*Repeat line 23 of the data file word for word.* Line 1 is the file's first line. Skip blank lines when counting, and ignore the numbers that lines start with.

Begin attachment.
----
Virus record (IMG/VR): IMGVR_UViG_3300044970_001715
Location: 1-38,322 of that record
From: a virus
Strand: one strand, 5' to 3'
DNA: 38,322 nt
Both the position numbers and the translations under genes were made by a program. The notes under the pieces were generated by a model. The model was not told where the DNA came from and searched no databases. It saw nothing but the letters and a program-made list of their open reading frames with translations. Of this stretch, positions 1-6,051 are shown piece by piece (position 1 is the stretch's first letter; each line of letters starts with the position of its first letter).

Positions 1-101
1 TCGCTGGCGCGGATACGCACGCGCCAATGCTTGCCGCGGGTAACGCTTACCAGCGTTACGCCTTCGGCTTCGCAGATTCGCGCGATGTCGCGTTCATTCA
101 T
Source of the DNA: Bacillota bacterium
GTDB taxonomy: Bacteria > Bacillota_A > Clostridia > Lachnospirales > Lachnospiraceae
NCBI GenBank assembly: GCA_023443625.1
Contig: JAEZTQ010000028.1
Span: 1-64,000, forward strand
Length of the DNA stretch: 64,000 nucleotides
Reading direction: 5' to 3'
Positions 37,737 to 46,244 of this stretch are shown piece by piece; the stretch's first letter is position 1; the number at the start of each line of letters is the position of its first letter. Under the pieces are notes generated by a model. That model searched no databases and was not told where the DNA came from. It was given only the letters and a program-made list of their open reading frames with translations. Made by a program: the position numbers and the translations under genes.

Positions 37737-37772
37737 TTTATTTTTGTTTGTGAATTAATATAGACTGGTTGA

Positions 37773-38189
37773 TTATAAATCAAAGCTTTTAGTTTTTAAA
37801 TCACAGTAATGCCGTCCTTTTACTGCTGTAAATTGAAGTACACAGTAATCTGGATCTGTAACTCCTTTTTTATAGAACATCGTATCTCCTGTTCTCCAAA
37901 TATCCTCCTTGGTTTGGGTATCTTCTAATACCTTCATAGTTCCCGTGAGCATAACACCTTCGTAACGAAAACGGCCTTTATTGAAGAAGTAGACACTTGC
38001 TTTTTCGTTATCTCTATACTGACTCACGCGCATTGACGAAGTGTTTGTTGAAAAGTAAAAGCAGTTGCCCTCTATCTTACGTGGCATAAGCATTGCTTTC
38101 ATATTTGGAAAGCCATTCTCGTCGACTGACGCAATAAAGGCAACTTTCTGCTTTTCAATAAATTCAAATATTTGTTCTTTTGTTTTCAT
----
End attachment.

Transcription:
37901 TATCCTCCTTGGTTTGGGTATCTTCTAATACCTTCATAGTTCCCGTGAGCATAACACCTTCGTAACGAAAACGGCCTTTATTGAAGAAGTAGACACTTGC